Fish 2.0 evolves to fight industry fragmentation

The business competition Fish 2.0, now in its third installment, is evolving into a nexus of communication that is helping fight fragmentation in the seafood industry, according to its founding director Monica Jain. 

Held every two years after an inaugural 2013 edition, Fish 2.0 is an open call for entrepreneurs and business owners in the seafood industry to propose their projects and get feedback from investors and industry professionals, as well as possible financial backing.

The four-phase competition pares the proposals it receives down to a group of finalists that present at Stanford University to a room full of investors, consultants and other businesses owners.

Jain said her original motivation behind creating the competition was to stimulate private investment in sustainable seafood, and the competition has certainly done that— companies that presented at the 2015 Stanford finals have raised more than USD 30 million (EUR 27.6 million), and include starts-ups including LoveTheWild and Acadia Harvest Inc. 

But the competition has also created an unforeseen meeting point in a dispersed industry. 

“The thing that we’re seeing is that more and more businesses are interested in our competition not just to meet investors, but to meet each other. There’s a lot of benefit for them meeting each other because the seafood industry is fragmented,” Jain said.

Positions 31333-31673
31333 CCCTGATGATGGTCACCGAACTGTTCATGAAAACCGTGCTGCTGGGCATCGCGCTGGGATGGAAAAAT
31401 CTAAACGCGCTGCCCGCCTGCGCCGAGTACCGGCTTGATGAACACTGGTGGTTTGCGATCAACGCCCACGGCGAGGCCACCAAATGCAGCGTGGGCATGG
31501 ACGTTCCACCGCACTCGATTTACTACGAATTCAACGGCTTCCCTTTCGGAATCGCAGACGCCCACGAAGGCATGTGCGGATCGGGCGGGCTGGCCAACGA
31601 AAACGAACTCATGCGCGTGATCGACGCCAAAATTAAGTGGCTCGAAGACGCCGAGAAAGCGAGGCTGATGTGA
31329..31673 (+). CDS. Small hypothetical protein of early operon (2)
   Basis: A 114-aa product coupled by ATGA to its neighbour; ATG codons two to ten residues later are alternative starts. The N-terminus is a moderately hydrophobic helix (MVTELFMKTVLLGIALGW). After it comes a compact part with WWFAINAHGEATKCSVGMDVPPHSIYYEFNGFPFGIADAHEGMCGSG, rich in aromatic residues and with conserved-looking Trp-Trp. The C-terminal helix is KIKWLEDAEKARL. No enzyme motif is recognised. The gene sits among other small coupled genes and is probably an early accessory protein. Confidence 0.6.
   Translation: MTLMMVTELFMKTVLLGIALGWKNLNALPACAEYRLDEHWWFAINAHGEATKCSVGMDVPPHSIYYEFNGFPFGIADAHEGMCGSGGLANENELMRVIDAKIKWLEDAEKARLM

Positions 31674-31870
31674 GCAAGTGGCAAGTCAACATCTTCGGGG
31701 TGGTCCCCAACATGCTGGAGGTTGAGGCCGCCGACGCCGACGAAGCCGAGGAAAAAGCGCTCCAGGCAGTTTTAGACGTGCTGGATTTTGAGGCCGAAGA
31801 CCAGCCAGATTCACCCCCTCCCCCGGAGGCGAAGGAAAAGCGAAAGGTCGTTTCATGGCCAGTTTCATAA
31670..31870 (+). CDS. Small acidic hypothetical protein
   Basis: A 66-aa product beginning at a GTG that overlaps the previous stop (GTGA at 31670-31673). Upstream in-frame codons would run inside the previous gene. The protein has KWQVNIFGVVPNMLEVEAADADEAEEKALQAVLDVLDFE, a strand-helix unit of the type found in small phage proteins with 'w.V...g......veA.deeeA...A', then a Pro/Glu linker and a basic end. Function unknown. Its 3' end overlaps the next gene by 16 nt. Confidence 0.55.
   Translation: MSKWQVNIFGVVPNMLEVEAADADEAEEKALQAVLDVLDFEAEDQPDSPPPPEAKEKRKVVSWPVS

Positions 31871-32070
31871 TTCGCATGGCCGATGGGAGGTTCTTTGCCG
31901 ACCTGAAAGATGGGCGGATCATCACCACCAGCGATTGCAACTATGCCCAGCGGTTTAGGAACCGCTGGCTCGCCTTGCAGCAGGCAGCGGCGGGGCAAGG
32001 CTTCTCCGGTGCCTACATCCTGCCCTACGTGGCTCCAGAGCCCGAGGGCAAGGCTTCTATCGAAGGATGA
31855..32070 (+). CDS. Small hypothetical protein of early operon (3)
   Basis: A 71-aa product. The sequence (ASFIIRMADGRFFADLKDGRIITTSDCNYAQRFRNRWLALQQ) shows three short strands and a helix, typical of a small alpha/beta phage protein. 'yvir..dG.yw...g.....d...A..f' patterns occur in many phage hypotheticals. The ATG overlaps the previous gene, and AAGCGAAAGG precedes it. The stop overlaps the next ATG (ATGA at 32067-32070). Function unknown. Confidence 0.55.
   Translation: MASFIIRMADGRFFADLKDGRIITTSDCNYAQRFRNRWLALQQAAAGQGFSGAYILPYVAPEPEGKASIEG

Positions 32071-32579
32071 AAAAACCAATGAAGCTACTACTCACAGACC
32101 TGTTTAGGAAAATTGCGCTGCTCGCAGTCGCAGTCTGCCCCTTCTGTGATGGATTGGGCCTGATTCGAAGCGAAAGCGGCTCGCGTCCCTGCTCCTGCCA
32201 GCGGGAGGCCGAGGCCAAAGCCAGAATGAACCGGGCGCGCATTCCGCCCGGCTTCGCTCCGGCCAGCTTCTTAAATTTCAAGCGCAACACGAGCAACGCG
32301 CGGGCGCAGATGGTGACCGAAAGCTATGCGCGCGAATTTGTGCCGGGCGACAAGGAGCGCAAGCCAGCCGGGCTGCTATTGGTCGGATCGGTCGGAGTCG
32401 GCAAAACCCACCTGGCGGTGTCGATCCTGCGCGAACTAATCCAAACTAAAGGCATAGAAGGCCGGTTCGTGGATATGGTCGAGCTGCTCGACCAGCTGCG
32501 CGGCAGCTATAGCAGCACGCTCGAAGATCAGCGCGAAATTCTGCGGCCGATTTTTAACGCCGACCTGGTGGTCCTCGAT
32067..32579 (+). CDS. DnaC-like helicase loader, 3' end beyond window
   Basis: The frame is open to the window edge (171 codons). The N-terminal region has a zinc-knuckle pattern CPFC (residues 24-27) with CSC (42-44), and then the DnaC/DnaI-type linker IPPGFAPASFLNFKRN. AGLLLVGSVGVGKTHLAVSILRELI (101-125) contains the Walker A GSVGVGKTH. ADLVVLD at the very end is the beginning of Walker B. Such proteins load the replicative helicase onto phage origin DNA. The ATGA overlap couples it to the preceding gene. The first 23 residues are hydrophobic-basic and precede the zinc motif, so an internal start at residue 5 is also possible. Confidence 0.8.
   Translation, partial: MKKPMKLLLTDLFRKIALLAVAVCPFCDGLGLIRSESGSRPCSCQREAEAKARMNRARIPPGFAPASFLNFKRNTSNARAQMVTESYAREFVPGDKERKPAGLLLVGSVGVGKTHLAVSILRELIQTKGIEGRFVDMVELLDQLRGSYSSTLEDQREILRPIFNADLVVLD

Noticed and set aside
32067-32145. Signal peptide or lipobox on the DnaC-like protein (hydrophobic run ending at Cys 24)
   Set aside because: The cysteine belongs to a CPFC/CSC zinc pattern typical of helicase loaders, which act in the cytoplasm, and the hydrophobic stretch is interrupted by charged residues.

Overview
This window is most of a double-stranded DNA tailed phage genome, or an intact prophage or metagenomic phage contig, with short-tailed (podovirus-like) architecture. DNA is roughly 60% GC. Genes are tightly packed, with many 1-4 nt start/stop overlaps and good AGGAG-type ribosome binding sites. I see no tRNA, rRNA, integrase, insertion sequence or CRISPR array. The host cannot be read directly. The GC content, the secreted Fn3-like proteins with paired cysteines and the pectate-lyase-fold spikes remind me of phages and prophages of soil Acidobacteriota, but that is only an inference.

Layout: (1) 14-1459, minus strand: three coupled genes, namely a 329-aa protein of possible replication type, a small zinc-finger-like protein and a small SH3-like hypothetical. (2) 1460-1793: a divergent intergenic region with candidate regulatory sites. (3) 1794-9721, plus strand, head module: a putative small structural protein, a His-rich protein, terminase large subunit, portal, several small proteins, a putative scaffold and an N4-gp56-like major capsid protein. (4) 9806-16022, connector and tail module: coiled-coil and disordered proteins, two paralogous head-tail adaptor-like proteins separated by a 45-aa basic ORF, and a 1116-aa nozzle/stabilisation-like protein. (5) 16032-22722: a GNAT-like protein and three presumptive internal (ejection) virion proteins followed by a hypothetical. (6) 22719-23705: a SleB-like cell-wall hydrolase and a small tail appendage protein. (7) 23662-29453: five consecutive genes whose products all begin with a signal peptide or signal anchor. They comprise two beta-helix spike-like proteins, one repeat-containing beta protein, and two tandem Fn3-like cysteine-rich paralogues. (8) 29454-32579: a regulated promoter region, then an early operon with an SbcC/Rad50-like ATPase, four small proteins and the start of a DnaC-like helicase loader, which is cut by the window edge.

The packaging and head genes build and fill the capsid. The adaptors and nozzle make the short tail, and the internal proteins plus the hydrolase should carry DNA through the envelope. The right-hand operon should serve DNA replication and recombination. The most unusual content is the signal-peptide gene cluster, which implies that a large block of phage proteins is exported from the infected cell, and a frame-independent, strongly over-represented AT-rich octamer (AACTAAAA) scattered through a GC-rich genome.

For the 2017 edition, Fish 2.0 held six workshops in different regions; Southeast Asia, Chile and Peru, the Pacific Islands, New England, the South Atlantic and Gulf of Mexico, and the U.S. West Coast. 

At the U.S. West Coast workshop early this month in Seattle, entrepreneurs from California to Alaska discussed innovations and business ideas that ranged from submarine robots for patrolling aquaculture farms to salmon-based baby food to innovative fish handling techniques.

While entrepreneurs with diverse ideas are making useful connections at the workshops, Jain hopes the meetings will expand and eventually bring together people in different regions who are working on similar projects. 

“I’ve met people all over the world that are working on the same things, but they don’t know each other. I know of companies in Vietnam and Malaysia and Europe and South America that are all working on new fish feeds from black soldier flies. They’re all working on developing the same technology. They’re all facing the same kinds of issues and they’re all experimenting with different ways to resolve those issues to be able to grow their businesses, but none of them know each other,” Jain said.

Jain might get her wish as the competition continues to grow. Around 80 largely U.S.-based applicants in 2013 turned into 170 applicants from 37 countries in 2015. Fish 2.0 has not released numbers for the 2017 edition, since they still accepting proposals – the deadline is Saturday 29 April – but they expect yet another uptick in numbers.

“In the evolution of Fish 2.0, I hope that we can exponentially grow the number of connections that we can help people make, not just within a region but globally,” Jain said. 


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